Tap into the Mobile Economy

“Tap into the Mobile Economy” is a guide for people that have an idea for an app and don’t know what to do. The book draws upon our experience dealing with hundred of clients looking to be an appreneur.  The book covers:

  • Developing an Idea for an app
  • The monetization of apps
  • Finding a developer
  • Marketing an app

If you feel like you have the makings of the next Uber, this book will help guide you through the process.  The physical book is available for purchase on Amazon.  The good news is that we also have it free as a digital download.



By Rich Foreman, CEO / Apptology and Director of Startup Grind Sacramento. Rich co-authored the book Tap into the Mobile Economy and his blog has been listed in the Top 20 Mobile Marketing Blogs of 2014.  Follow Rich on Twitter at@ApptologyCEO or attend a Startup Grind Sacramento Event

Apple’s Debut of The iPhone 5c and 5s. Seriously? That’s it?

In huge anticipation, I watched  Apple’s Keynote where they announced the long awaited iPhone 5s and  5c.  My first impression is wow, they are really padding this  presentation.  Tim Cook started off about talking the iTunes Music Festival and the new Apple Store at Stanford Mall.  Really?  Then we get a recap of iOS7 (which was announced in June).  Finally, about 20 minutes in, they presented the iPhone 5c and  5s.

The glorious colors of the iPhone 5c.

The glorious colors of the iPhone 5c.

The iPhone 5c

In a nutshell, the iPhone 5c is the iPhone 5 with different color options (white, green, blue, pink and yellow) with a price point starting at $99 (with contract).  I’m not sure if the “c” is either for color or cheap.   This addresses Apple’s need for a low  end product to compete with the huge number  of cheap Android phones on the market.

The iPhone 5s

Here’s what’s new in the iPhone 5s:

*Their  64 bit A7 Chip which Apple touts as desktop class architecture that’s twice the speed of the A6 Chip.  They did a demo of a graphic intensive game and remarked how quick the performance is.  It’s an  interesting use of a fast processor but I’m not so sure if high end gaming on a phone is a killer feature.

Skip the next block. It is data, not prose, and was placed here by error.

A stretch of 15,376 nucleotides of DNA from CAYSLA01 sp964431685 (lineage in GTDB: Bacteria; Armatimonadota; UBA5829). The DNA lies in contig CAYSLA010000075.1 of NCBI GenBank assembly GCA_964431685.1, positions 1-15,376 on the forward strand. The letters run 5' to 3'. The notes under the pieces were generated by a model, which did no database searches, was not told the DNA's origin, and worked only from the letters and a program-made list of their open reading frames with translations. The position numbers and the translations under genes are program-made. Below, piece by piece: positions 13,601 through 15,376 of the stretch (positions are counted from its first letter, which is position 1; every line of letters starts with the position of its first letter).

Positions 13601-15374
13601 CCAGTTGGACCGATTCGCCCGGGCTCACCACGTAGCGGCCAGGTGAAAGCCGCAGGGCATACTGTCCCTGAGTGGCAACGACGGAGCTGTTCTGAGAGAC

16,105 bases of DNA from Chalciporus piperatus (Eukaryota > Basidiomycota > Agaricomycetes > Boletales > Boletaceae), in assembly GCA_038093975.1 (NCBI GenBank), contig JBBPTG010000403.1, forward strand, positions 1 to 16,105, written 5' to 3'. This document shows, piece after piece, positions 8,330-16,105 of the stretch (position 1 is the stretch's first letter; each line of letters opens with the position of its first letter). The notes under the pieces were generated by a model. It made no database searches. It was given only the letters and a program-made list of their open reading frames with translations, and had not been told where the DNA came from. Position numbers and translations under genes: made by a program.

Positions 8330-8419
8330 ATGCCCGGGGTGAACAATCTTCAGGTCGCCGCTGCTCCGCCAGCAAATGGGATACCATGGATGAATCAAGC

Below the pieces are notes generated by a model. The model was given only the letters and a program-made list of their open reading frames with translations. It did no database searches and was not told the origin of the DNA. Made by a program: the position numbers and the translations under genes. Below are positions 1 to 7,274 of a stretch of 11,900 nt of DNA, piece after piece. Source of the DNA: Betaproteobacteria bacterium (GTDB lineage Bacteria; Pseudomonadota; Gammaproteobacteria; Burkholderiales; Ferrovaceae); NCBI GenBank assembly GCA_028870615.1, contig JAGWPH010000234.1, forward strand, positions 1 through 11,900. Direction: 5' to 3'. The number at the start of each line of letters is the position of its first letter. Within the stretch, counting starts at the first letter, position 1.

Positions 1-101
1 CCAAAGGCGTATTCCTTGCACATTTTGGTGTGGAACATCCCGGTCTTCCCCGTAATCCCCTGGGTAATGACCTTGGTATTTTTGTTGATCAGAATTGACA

*The  M7 coprocessor which measures the data from the iPhone’s accelerometer, gyroscope, and compass.  Apple explains this as an advantage for fitness apps because of a decrease in power usage.

*Upgrade iSight capabilities.  It seemed like Apple put a lot of emphasis on improving their camera.  I’m more of a point and click kind of a guy and the new features are probably more than I’ll use  but here they are:

-Larger Sensor

-Larger Pixels

-Larger Aperture

-Continuous Burst Mode

-True Tone Flash

-Auto image stabilization

-Slow Motion Video

-Live video zoom

-Square photos

-Panorama photos

-Photo filters

*Touch ID:  of the new iPhone 5s features, I actually found this the most interesting.  With touch ID, for device security, it replaces entering a numeric password with authenticating a finger print on the home button.  According to Apple, the authentication can be used for iTunes purchases.  Okay, initially, when I first heard about this feature, I was  ho-hum.  However, the way it is implemented is brilliant and seamless.  It’s security without having to think about it…and apparently it can be extended to other applications.

Apple’s Keynote ended with a little more filler from Elvis Costello.  Overall, I found the new features rather meh especially when compared to the features seen in the Galaxy 4.  I really was expecting a lot more.  Going forward, I  feel the Galaxy will be  the phone to beat and Apple will be playing catch up.

Using Smartphone Apps for Marketing and Building Your Brand

Smartphone apps are the third pillar of developing a mobile strategy.  It is perhaps the most expensive of the three options and really needs to be thought out.

In using Smartphone apps for promoting your business, I see two primary reasons:

1)       Apps used for  marketing and  branding your business

2)      Apps become part of your business  process (more on this in the next blog)

And of course there are apps that do both.    This blog will discuss apps used for marketing and branding.  I’ll discuss Apps that become part of the business process in my next blog.

If you do a search for “Coca-Cola” in the Apple App Store, there are more than 60 apps.  They range from gag apps like their version of the Magic 8 Ball to a virtual Coca-Cola Yo Yo.  They have apps with movie tie ins including” Cowboys  and Aliens” and “Happy Feet.”  One of their most popular apps is “Spin the Coke” which is a mobile version of Spin the Bottle.  (I dread the day when my kids become teenagers).

Promoting the Walking Dead with the Dead Yourself App

Promoting the Walking Dead with the Dead Yourself App

For apps that are used for branding, a key component for success is to get it to go viral via social media.   A great example is the Walking Dead’s “Dead Yourself” app.  Dead Yourself is a great app where the user can “zombify” a picture of themself.  The app allows the user to quickly share their zombie self on social media.   I usually don’t like to promote products on my social media account but I found myself posting my zombie picture on Facebook where a few of my friends downloaded the app and quickly followed suite.